Montana X-Treme: When is the Last Time You Used Really Good Gun Oil?

By Randy Wakeman

Montana X-Treme Gun Oil?
Illustration courtesy of Western Powders.

Various gun oils have been around for a very long time. Fundamentally, there are three considerations to firearms care: cleaning, lubricating and protecting. These characteristics have been combined and recombined under various wonder formulas for years. I've used Breakfree CLP for a long time. It was, and is, a good lubricant/protectant. It never has been the best or fastest cleaner, but it wasn't supposed to be. You can clean a barrel with it, but it takes longer.


There has been an informal debate going on for many years about the suitability of some products, like fish oil based WD-40, for firearms. The notion behind �Water Displacing Formula #40� is that the first thirty-nine tries didn't quite make it, but the fortieth attempt did, hence the name. It never has been a good firearms lubricant, showing weak film strength and leaving a residue that builds-up with continued use.


Most automotive or industrial type lubes are too thick to be suitable for firearms. The idea for good firearms function hasn't varied that much over the years. Clean and dry is good, with a thin film of lubricant. Why oil? Oil is a better lubricant than grease, grease being essentially a mixture of oil and soap.


An undesirable oil for firearms is an oil that tends to gum up when exposed to powder gases, gets clumpy and thick when the temperature drops, or attracts dust and crud. Those are the negative attributes that Montana X-treme Gun Oil does not have. What is so good about it? For starters, there is nothing bad about it.


Montana X-treme is is highly refined oil, completely colorless. For the last ten months or so, I've been using it on Benelli inertia actions, a variety of gas pistons, A-5 magazine tubes, 1911 slides and center-fire bolts. It is good for a film on bluing and as a general bore protectant. Though several manufacturers suggest that you keep gas pistons completely dry, in my experience gas-operated shotguns run a lot longer and are easier to clean if you run them wet.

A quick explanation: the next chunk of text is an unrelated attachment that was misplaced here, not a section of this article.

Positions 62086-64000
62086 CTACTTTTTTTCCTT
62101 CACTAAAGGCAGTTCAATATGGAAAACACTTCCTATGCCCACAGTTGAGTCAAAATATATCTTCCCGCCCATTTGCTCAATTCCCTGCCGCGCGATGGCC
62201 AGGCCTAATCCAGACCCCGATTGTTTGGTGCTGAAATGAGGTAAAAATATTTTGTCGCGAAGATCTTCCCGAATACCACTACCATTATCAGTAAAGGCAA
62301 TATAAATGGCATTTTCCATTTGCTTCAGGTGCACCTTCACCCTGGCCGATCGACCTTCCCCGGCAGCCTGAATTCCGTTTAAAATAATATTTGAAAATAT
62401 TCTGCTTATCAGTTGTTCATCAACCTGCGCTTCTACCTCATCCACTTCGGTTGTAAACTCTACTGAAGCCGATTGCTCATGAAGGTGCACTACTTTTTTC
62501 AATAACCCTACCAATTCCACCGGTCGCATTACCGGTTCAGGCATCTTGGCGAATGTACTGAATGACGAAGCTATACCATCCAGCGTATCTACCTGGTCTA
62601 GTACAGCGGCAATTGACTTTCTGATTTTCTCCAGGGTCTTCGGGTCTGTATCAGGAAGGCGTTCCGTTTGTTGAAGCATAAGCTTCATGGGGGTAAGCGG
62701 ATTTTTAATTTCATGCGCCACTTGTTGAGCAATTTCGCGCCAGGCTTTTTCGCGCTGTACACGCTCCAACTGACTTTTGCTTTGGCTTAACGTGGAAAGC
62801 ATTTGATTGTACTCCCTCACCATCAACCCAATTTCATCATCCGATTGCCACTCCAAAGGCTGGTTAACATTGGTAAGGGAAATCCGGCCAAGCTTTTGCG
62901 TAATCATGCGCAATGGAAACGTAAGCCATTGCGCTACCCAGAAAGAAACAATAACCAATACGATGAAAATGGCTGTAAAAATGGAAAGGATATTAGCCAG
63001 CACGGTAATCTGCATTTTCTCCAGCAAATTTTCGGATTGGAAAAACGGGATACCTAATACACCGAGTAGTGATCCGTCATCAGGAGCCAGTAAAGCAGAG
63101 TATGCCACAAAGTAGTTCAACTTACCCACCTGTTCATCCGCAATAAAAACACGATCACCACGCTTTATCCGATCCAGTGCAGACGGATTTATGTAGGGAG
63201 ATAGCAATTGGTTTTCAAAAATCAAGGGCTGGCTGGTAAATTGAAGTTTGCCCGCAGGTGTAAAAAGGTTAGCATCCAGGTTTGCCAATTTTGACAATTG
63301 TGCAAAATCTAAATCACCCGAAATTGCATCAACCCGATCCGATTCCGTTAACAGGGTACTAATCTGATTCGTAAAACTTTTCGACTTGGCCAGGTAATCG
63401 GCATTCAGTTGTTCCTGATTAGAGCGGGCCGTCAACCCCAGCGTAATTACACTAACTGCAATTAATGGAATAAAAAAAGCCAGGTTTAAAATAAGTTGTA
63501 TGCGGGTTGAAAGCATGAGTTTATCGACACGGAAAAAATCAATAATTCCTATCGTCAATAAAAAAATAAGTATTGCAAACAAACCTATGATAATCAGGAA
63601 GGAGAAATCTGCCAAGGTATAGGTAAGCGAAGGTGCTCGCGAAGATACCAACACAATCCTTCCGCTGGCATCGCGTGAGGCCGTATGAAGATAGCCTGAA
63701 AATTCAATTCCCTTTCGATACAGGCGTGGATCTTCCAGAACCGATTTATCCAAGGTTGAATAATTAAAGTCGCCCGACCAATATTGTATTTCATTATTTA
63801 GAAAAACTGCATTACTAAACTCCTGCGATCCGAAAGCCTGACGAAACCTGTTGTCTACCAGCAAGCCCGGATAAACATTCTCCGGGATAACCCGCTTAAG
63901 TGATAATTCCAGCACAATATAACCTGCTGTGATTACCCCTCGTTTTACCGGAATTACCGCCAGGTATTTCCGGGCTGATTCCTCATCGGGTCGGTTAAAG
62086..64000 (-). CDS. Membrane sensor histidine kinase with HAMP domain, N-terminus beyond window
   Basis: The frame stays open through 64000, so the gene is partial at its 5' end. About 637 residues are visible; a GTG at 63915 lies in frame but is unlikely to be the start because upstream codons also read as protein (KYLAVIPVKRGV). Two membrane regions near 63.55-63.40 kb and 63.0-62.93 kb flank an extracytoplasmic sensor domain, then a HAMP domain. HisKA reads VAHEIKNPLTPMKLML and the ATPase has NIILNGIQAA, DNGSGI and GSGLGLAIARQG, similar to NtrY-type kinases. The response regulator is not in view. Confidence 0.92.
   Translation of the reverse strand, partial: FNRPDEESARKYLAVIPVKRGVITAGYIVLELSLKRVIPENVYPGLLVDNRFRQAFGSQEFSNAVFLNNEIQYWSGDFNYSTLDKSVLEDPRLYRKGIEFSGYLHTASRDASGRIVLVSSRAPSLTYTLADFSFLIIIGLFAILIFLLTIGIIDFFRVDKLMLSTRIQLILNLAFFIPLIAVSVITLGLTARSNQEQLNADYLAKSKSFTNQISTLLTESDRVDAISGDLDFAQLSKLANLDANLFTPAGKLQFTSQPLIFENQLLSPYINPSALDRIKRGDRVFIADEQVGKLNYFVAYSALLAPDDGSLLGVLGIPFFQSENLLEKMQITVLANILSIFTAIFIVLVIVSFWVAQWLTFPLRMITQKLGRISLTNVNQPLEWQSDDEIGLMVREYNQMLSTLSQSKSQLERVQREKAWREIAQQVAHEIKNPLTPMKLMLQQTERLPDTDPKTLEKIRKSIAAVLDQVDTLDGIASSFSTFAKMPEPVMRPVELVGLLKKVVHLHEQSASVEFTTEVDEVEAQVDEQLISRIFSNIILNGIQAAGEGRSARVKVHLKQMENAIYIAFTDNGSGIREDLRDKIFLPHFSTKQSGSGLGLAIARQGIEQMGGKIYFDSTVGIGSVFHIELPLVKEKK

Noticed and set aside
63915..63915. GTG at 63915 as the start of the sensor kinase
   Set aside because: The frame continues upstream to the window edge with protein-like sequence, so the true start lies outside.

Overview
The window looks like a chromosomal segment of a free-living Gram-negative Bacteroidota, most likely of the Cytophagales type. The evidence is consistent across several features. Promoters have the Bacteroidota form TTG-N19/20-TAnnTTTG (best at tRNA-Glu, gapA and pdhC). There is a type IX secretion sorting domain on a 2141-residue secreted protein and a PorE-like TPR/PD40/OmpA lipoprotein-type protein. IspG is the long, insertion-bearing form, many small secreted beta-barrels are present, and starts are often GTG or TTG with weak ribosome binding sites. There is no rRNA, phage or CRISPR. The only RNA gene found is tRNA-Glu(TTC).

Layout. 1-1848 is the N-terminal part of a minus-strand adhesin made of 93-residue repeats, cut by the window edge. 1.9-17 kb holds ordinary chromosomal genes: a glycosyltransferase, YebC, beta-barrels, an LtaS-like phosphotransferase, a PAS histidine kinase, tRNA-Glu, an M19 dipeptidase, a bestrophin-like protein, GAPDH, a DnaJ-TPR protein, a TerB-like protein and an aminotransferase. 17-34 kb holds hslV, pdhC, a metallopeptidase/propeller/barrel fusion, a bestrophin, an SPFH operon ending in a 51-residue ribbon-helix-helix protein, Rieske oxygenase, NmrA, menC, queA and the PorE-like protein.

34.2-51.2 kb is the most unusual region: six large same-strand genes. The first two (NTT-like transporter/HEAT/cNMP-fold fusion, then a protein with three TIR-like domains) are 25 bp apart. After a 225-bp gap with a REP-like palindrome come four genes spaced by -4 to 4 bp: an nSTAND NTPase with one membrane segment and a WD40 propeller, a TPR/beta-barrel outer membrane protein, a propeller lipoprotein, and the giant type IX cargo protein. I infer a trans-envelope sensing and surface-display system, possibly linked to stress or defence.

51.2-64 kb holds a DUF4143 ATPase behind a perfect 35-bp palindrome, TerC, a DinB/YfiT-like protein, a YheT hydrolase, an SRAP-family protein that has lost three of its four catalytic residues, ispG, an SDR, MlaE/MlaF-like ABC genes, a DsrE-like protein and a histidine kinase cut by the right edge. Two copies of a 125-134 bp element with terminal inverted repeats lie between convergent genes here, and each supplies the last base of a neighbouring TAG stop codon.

By �wet,� I don't mean dripping wet or sloshing wet. By wet, I'm referring to just wiping down the parts with a cotton patch with some ME Gun Oil on it. The same goes with a pistol slide or an A-5 magazine tube. Pop a couple of drops of Montana X-treme on it and wipe off all you can with a clean cotton patch. That will leave a light film, which is all you need or want. Puddling or over-lubrication is just as bad as ignoring lubrication altogether. It doesn't attract gunk and it makes subsequent cleanings easier.


Another good thing about both Montana Gun Oil and also their Bore Cleaner is that they aren't damaging to film-dipped (camo) barrels and plastic stocks. Some of the more radically aggressive gun cleaners, while tough on crud, seem to be just as rough on polymer gun finishes. Some chemicals should never be directly applied to firearms. The Montana stuff isn't, so even though there is no reason to oil a camo finish, some incidental contact happens.


One of the issues with new guns, particularly autoloaders, is the heavy preservatives applied by the manufacturer on and inside the gun prior to packaging. In general, the manufacturers are doing a good thing. Who wants to buy a gun that is rusting in the box? One of the best things we can do with a new auto is carefully clean away all of the factory stuff and start with a super-clean then lightly lubed action.


I had a lengthy conversation with a high-end O/U manufacturer a while back, the subject matter was customer issues. The number one customer complaint was rust. What can you say? All guns need to be cleaned, as dictated by service and storage conditions. All guns need to be lubricated from time to time. If there is rust, we can just look in the mirror, for it means neglect.


This is particularly obvious in muzzleloading as well. Yes, some propellants are essentially non-corrosive and modern primers are non-corrosive as well. That is hardly any excuse not to clean a gun. Virtually any residue, no matter how relatively clean or relatively non-corrosive, attracts moisture and should be cleaned as soon as conveniently possible. It doesn't take much to run a rag with Montana bore cleaner up and down the barrel. We should know better than to leave a gun uncleaned, but judging by all the rusty guns you see in gun shops, apparently not all of us do. It's a shame.

In any case, I can attest that two of the Montana X-treme products, their Gun Oil and their Bore Cleaner, are particularly good. Montana X-treme claims that their bore cleaner can be left in gun barrels overnight with no damage. Though good to know, a couple of dry patches after cleaning followed by a patch of gun oil takes so very little time or effort that I'll not ever test that assertion.


These two products are all you'll really need. They are both packaged in aluminum containers, a far better option than glass. Nothing gimmicky or mysterious, both of these items are just carefully mixed gun care products, made in the USA, that do their jobs extremely well.

Back to General Firearms and Shooting

Copyright 2010, 2013 by Randy Wakeman. All rights reserved.